Jesus is giving Peter three truths here.  First, Peter is to put his sword back in its place.  Reacting in his usual and natural way will not work in this situation.  Secondly, no matter how things appear Jesus is in authority.  John’s gospel reports that when the Roman soldiers arrived on this scene, Jesus did not hide or hang back, but went straight to them and asked, “Who is it you want?”  When Jesus told the soldiers who he was, the entire detachment fell to the ground.  A strong indication of who was in charge of the moment.  Yes, Jesus could call on the angels.  But it wouldn’t be right.  Why?  That brings us to truth three.  Jesus came to fulfill the scriptures.  He came to prove God’s word true, to fulfill each promise and prophecy God had made through the generations.  He was here to bring salvation to people, exactly the way God said it would come.  Through the cross.

I don’t know about you, but when I feel threatened and anxious I tend to lash out.  I can see now that’s the wrong response.  It hurts others and it does not fulfill God’s plan.  I love this scene in the garden, because it gives me a blueprint for walking through things.  I want to learn to handle hard moments like Jesus did, honoring God and his word.  Next time I face a threat and cry, “Lord, shall I strike with my sword?”, I want to remember this scene, listen, and pray.  I want to hear Jesus say, “I’m in control.”  I want to put away the sword of my flesh, take up the sword of the Spirit, which is the word of God, and ask a new question.  “Lord, what scripture do you want to see fulfilled in me?”  (After all, this is why I read the Bible, to know when and how to apply what is written in it, to find myself and my answers there.)  I want to learn to kneel in that garden and like Jesus pray this prayer, “Show me Lord, how to act in a way that proves your word true, your love deep, your redemption real.  Show me how to live in a way that brings salvation.”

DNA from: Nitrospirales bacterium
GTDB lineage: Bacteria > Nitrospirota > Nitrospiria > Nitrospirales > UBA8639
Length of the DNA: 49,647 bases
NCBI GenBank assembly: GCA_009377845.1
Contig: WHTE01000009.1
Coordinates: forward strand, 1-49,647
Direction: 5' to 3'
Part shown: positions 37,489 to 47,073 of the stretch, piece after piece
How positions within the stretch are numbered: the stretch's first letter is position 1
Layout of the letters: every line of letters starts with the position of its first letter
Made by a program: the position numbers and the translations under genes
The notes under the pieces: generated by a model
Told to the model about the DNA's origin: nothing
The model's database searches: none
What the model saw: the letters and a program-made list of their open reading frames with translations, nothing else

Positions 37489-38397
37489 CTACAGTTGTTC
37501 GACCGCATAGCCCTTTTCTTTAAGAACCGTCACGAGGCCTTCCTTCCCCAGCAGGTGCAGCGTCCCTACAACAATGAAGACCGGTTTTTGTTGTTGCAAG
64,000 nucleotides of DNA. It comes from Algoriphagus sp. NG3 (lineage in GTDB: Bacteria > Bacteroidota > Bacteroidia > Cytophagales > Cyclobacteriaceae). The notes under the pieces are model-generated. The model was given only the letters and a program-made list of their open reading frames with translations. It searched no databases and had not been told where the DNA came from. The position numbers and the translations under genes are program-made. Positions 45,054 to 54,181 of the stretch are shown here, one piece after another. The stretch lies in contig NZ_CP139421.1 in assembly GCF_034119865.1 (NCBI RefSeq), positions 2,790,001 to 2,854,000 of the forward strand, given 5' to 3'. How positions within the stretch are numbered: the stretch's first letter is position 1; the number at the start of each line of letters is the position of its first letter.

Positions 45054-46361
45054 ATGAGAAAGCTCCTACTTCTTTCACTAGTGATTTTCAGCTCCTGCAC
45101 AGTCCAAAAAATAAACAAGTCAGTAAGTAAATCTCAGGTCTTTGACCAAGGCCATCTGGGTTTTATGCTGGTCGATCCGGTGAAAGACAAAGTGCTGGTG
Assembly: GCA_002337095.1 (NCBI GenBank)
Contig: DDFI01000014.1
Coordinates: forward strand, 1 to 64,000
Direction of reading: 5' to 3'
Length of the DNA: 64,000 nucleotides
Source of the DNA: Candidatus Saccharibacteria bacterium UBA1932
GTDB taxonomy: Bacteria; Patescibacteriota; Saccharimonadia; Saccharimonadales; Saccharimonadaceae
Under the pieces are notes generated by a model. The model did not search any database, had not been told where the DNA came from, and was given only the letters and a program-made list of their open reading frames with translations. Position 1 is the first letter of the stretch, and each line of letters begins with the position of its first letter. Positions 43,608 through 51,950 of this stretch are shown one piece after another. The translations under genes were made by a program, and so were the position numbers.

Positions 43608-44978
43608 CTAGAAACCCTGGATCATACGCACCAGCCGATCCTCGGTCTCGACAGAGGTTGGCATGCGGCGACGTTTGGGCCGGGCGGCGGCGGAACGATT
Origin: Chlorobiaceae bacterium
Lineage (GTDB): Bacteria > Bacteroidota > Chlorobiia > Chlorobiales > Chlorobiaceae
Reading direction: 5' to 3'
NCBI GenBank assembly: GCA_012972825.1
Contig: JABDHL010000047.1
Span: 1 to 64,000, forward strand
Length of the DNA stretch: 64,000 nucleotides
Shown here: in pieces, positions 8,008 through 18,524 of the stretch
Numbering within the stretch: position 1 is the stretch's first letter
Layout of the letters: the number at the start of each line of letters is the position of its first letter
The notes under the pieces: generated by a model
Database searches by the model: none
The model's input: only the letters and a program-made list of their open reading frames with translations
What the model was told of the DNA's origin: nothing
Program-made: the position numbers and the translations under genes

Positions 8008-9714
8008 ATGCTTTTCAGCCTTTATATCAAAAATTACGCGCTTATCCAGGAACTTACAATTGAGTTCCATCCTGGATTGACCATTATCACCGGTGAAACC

The character and nature of Jesus is amazing in this scene.  Jesus was going through a horrendous trial, more awful than anything we could face.  And he could have been gratified that it appeared someone was standing up for him, that they cared enough to cut off an ear.  But Jesus wasn’t at all gratified by that.  He wasn’t looking for someone to cut off an ear for him.  And he doesn’t want us looking for that either.  When we are living to make people pay, we have a problem.  We’re missing the greater sacrifice.  Jesus sacrifice.  Jesus came to get us out of the eye for eye and ear for ear system.  Jesus didn’t cut off an ear as a badge of his love for us, he suffered in his own self.  He did not strike.  He was stricken.  He did not make another person pay.  He paid.  His life’s blood is on the purchase agreement of our souls.  So let’s not be looking for ears.  Jesus alone is worthy of our constant gaze.  And highest praise.

But he was pierced for our transgressions, he was crushed for our iniquities; the punishment that brought us peace was on him, and by his wounds we are healed.    Isaiah 53:4-5 NIV

 

 

I Do

Hands Of A Bride And Groom

Jake was wooing me. Over meals, on walks and through talks Jake shared with me who he was, what he believed in, and where he felt he was headed in this life. He told me he loved me. Then he asked me to marry him. Would I be joined with him forever in love, life and purpose? I have to admit his proposal was a little scary. I knew that Jake was a man who would think nothing of living without electricity in the African bush. If I said “yes” where would he take me? What would I end up doing?

I couldn’t know that. I could only believe and trust. Believe that he loved me and trust his love to blanket each decision he made about us. When I stood at the altar and said “yes” to Jake I wasn’t placing my trust in a wedding ring, a special ceremony or even in the “institute of marriage.” I was trusting in him.